Robert Muller Taylor, Appellant, v. State of Minnesota, Appellee, 466 F.2d 1119 (8th Cir. 1972)Annotate this Case
John F. Ebner, St. Paul, Minn., filed brief for appellant.
Warren R. Spannaus, Atty. Gen., St. Paul, Minn., George M. Scott, Hennepin County Atty., and Henry W. McCarr, Jr., Asst. County Atty., Chief, Div. of Appeals and Post Conviction Proceedings, Minneapolis, Minn., filed brief for appellee.
Before VAN OOSTERHOUT, Senior Circuit Judge, MEHAFFY, Circuit Judge, and DENNEY,* District Judge.
Appellant, a Minnesota state prisoner, appeals to this Court from the denial of a writ of habeas corpus by the federal district court, D.C., 342 F. Supp. 911. Appellant was convicted in state court on December 16, 1968, on charges of kidnapping, aggravated assault, aggravated rape, indecent liberties, aggravated robbery, prostitution and coercion. The convictions arose out of the attempts by the Appellant and his wife to force a young woman to become a prostitute. The convictions were affirmed by the Minnesota Supreme Court, State v. Taylor, 187 N.W.2d 129 .
The young woman was subjected to various forms of abuse by the Appellant and his wife while at the Appellant's apartment before she was able to escape. Upon information furnished by the victim, a search warrant was issued to local authorities. The warrant listed as items to be seized:
1 set of wedding bands, gold with white gold trim, belonging to [complainant] (rings soldered together); 1 pair of blue shorts, boys, cut-offs, with zipper in front; 1 white blouse, womens, buttons down front, short sleeves; 1 pair of womens white panties; 1 white pillow case with blood from victim on it; 1 bedsheet with semen from suspect on it; 1 small caliber revolver described as cylinder type, silver with black handle; 3 pictures of [complainant] in various states of sex acts (oral sodomy, etc.); 1 white envelope legal size with address of [complainant]; 1 social security card, name [of complainant]; with number 476-50-9567; and other materials related to this crime of kidnapping, aggravated assault, sodomy, abduction. State v. Taylor, supra, at 130.
The items taken in the search included:
1 pr white cotton panties
2 white bathtowels
1 white bedsheet
1 letter on 8 1/2x11 paper
1 Swinger Polaroid Land Camera Mod 20
1 6 shot 22 cal pistol, blk with wht pearl handle ser 121882
6 22 cal short bullets, Super X brand cont within gun cylinder
1 box of Western Super X 22 cal short bullets, approx 3/4 full
1 blue 40 watt GE light bulb
1 spent 22 cal cartridge
One of the items seized, which was not described in the search warrant, was a memorandum addressed to "Mom" and signed "daddy," which the prosecution contended contained evidence which would lead one to believe that the crimes charged were committed as reported by the complainant. In substance, this memorandum instructed defendant's wife on how to prepare and condition a young woman for service as a member of their stable of prostitutes. This letter or memorandum was received in evidence over objection. State v. Taylor, supra, at 131.
In this appeal, Appellant argues that his Fourth and Fifth Amendment rights were violated by the seizure and introduction into evidence of the incriminatory memorandum described above.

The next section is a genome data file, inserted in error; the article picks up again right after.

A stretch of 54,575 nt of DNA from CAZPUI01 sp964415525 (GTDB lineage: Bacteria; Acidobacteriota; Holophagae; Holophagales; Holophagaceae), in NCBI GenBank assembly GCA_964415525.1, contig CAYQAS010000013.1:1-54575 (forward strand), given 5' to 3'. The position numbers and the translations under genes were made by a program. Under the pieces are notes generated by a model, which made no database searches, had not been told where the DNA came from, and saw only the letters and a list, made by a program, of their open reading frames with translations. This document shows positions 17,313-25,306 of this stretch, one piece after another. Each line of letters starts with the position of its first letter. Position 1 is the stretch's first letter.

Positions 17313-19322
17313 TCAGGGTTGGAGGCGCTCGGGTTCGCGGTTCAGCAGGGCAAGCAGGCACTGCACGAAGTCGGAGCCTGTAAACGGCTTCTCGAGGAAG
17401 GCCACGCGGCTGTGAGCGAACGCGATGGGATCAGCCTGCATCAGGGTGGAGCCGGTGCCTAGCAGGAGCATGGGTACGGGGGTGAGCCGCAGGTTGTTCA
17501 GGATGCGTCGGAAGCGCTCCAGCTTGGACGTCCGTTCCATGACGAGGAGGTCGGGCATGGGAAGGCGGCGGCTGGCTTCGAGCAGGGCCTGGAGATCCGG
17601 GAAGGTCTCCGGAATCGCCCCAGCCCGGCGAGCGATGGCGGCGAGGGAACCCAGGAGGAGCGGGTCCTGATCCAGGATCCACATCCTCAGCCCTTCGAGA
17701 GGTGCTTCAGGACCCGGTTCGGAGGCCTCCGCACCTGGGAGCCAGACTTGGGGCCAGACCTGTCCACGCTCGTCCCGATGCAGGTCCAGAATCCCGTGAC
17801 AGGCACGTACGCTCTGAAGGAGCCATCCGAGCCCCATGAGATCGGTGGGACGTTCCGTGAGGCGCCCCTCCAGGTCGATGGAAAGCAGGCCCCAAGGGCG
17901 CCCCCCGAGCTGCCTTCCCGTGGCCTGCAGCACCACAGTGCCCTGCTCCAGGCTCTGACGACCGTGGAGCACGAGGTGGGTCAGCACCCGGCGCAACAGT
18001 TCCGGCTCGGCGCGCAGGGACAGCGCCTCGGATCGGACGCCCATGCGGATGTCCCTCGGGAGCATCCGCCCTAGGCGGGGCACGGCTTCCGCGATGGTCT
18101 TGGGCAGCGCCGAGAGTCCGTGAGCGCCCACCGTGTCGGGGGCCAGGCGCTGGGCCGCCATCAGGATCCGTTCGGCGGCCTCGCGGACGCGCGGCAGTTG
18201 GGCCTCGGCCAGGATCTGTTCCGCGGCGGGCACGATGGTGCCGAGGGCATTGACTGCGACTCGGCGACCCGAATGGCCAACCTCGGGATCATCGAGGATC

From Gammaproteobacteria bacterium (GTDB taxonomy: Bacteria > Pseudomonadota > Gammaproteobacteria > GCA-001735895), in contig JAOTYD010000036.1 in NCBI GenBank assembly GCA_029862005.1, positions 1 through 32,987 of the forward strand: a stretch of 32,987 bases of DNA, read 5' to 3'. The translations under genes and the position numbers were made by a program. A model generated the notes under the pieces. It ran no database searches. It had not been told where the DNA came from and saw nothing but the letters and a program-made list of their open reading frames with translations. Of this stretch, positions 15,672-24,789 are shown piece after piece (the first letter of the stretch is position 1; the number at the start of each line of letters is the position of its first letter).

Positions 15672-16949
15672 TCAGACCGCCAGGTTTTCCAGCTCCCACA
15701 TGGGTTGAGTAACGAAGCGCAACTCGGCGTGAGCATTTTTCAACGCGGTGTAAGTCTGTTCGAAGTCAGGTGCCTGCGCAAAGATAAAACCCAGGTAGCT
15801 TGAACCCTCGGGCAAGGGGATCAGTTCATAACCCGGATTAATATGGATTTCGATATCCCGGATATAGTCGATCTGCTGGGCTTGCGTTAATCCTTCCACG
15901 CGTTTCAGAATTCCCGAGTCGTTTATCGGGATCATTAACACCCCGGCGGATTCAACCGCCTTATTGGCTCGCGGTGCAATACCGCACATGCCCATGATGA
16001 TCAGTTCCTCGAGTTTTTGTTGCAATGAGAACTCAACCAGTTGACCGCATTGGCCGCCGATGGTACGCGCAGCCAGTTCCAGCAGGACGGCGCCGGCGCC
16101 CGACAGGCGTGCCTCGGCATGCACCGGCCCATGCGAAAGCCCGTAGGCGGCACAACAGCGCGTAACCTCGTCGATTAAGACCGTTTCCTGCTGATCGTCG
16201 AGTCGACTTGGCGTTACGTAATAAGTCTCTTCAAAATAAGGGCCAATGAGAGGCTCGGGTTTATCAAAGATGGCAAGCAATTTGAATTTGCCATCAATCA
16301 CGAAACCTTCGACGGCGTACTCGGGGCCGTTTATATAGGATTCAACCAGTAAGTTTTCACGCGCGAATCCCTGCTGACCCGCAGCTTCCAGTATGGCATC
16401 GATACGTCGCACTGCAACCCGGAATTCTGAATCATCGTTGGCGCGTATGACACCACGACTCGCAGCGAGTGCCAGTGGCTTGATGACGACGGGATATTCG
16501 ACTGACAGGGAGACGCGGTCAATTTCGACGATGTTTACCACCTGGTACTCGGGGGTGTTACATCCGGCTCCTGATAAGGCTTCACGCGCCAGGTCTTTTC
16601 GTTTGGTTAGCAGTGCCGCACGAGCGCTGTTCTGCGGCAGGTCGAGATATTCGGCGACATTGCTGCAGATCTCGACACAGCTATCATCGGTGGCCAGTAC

It is the contention of the Appellant that the memorandum was not lawfully seized because it was not one of the items listed on the warrant. The Court does not find merit in this contention. If the warrant itself was not so broad as to constitute a general search, then an item not mentioned in the warrant may be seized if the item is reasonably related to the crime for which the warrant issued. Louie v. United States, 426 F.2d 1398 [9th Cir. 1970]. Here the Court finds that the warrant was sufficiently specific as not to amount to a general search. United States v. Fuller, 441 F.2d 755 [4th Cir. 1971]. It is apparent from the contents of the memorandum that it was reasonably related to the crimes for which the warrant was issued.
Appellant also argues that his Fifth Amendment rights were violated by the introduction of the memorandum since it was incriminatory in nature. This argument is not persuasive, since the evidence does not show the memorandum to have been the product of any coercion. United States v. Hanon, 428 F.2d 101 [8th Cir. 1970].
Finally, Appellant asserts that allowing the memorandum to remain in evidence after the testimony of the handwriting expert linking it to the Appellant was stricken constituted prejudicial error. Evidentiary errors may not be reviewed by this Court in a habeas corpus proceeding for a state prisoner unless they are so gross as to amount to a denial of due process. Atwell v. State of Arkansas, 426 F.2d 912 [8th Cir. 1970]. Here, the Court cannot say that any possible evidentiary error in leaving the memorandum in evidence after the supporting testimony was stricken, in view of the other overwhelming evidence of guilt, amounted to a denial of due process.
During the trial, Appellant moved for a continuance on the grounds that only three of the twelve witnesses he had sought to be subpoenaed had actually appeared. Appellant now argues that the failure of the trial court to grant the continuance denied him his Sixth Amendment rights to compulsory process.
Motions for continuance are addressed to the sound discretion of the trial court. Paoni v. United States, 281 F. 801 [3rd Cir. 1922]. The evidence in this case does not show that the serving officer did not exercise due diligence in a good faith attempt at service. Absent such a showing, no violation of the right to compulsory process can be found. Maguire v. United States, 396 F.2d 327 [9th Cir. 1968]. The Court cannot say that the trial court abused its discretion in not granting the motion for continuance.
The judgment denying the application for a writ of habeas corpus is affirmed.
Sitting by designation